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On The Web

While technology has always outpaced the laws intended to regulate it, this tension has been especially pronounced during the shift from the analog to digital era. The Disco Project’s Ali Sternburg has a nice round-up of 15 flash-points that remind us how today’s Aereo is yesterday’s Betamax or MP3. Her list has some famous names (ie YouTube) but also some obscure ones — like iCraveTV and Veoh — that got wiped away in legal whirlpools.

In Brief

In August, Apple persuaded President Obama to veto a trade agency’s order that barred it from importing certain iPhones that had been found to infringe Samsung’s patents. The Korean company then called for the same favor, asking the White House to stop an import ban set for October 8 that targets its own products, but has come up short. The ban will now go into effect, but is unlikely to be a big issue for consumers as Apple’s complaint is from mid-2011, and does not affect newer Samsung products; the government shutdown may also affect the ban’s progress (check out the agency’s website right now). In the bigger picture, the import ban situation is primarily a reflection of an outdated agency with mission creep that is just one part of America’s dysfunctional patent system.

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On The Web

Lodsys, the notorious patent troll that feeds by bleeding small app developers, has folded its cards rather than go to court with a company that is challenging its claim to a monopoly on internet purchasing. Ars Technica has a colorful account of the “tremulous troll” and Eugene Kaspersky, the man who faced it down because the troll reminded him of extortionists from his native Russia. Alas, Lodsys will live another day, though it must still fight off Martha Stewart, who is suing to crush the troll in Wisconsin.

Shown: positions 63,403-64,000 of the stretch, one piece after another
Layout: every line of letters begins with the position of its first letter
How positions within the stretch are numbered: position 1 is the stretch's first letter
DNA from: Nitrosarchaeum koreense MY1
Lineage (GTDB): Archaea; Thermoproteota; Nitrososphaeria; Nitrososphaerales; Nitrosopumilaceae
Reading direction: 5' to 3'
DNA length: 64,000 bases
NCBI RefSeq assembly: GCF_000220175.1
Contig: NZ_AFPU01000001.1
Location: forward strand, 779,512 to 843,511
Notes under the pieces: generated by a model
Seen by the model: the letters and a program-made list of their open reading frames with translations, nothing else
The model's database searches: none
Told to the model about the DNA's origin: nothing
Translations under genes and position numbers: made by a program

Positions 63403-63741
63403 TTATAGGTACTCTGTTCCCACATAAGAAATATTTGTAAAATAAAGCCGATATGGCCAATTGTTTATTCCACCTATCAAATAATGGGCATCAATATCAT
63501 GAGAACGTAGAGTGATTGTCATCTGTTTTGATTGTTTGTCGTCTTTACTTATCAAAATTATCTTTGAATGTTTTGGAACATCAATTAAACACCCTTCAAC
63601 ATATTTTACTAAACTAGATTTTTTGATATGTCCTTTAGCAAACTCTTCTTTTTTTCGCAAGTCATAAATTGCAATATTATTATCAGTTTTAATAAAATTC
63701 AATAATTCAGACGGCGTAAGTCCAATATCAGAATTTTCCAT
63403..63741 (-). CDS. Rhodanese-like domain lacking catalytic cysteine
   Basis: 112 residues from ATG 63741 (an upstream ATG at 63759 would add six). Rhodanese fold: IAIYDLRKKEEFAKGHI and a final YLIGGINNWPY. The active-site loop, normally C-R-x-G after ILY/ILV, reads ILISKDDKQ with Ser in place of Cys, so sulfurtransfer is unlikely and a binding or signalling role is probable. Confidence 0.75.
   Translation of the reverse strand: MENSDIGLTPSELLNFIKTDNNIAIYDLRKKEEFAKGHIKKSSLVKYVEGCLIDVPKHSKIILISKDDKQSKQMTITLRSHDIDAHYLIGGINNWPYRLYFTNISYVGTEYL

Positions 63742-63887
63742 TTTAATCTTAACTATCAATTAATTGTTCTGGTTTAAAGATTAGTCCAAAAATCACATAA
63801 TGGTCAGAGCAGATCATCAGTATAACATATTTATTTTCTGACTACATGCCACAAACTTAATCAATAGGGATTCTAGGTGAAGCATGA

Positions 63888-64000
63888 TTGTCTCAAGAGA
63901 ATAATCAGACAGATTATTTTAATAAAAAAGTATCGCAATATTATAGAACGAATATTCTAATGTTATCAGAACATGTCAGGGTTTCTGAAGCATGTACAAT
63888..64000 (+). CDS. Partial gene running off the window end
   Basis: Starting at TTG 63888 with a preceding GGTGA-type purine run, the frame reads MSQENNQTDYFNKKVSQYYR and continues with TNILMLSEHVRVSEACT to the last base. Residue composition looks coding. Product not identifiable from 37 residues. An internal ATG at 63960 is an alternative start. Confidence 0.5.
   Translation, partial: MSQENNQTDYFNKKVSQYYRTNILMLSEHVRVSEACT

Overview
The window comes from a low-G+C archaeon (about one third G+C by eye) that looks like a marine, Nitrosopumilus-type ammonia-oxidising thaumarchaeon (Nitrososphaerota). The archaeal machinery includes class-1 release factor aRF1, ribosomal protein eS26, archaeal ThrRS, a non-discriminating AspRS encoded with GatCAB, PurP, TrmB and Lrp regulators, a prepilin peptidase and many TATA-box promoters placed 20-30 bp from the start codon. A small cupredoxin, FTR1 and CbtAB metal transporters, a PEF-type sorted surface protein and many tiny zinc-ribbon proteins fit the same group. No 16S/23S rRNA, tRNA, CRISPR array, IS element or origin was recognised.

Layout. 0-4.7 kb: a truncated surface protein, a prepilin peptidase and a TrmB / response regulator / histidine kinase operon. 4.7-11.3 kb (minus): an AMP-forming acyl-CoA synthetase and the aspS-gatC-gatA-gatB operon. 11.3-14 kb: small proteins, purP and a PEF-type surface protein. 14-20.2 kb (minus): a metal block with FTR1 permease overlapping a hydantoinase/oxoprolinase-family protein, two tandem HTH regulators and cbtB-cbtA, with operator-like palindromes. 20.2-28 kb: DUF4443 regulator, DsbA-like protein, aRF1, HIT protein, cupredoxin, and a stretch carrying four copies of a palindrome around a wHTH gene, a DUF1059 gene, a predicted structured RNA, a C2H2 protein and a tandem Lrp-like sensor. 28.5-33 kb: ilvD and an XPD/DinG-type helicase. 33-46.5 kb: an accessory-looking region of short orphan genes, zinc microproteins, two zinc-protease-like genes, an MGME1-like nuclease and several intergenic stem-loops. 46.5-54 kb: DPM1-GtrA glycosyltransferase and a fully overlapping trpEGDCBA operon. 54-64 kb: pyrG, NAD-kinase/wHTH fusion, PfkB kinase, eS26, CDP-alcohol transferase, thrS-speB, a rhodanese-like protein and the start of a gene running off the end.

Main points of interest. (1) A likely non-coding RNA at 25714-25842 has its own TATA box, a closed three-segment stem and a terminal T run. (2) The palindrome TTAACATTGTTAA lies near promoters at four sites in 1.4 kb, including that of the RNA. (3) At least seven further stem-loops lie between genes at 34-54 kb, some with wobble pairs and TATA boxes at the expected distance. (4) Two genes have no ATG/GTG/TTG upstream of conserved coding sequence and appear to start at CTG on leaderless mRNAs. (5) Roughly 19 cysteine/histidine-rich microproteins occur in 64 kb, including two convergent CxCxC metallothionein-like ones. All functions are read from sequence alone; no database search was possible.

In Brief

A California judge has refused to throw out a class action case that claims Google’s scanning of Gmail accounts is a form of wire-tapping and an illegal invasion of privacy. The lawsuit is still at a preliminary stage but it’s significant that the judge refused to accept Google’s claim that the scanning was allowed because it formed part of its business operations. The ruling also addressed the larger question of whether users lose privacy rights in their email when they rely on services like Google or Yahoo. The Verge has a rundown, including the implication of the third party doctrine, here.

In Brief

Adam Liptak of the New York Times provides a lively account of how half the links in Supreme Court decisions — links that provide precedent and justify the law — lead to broken or missing webpages. The so-called “link rot,” described in a Harvard study, is a problem for the legal profession, and shows how courts’ shift away from fusty paper practices isn’t all positive. More broadly, the situation shows how future discussions of infrastructure renewal should encompass plans to repair the country’s digital infrastructure as well.

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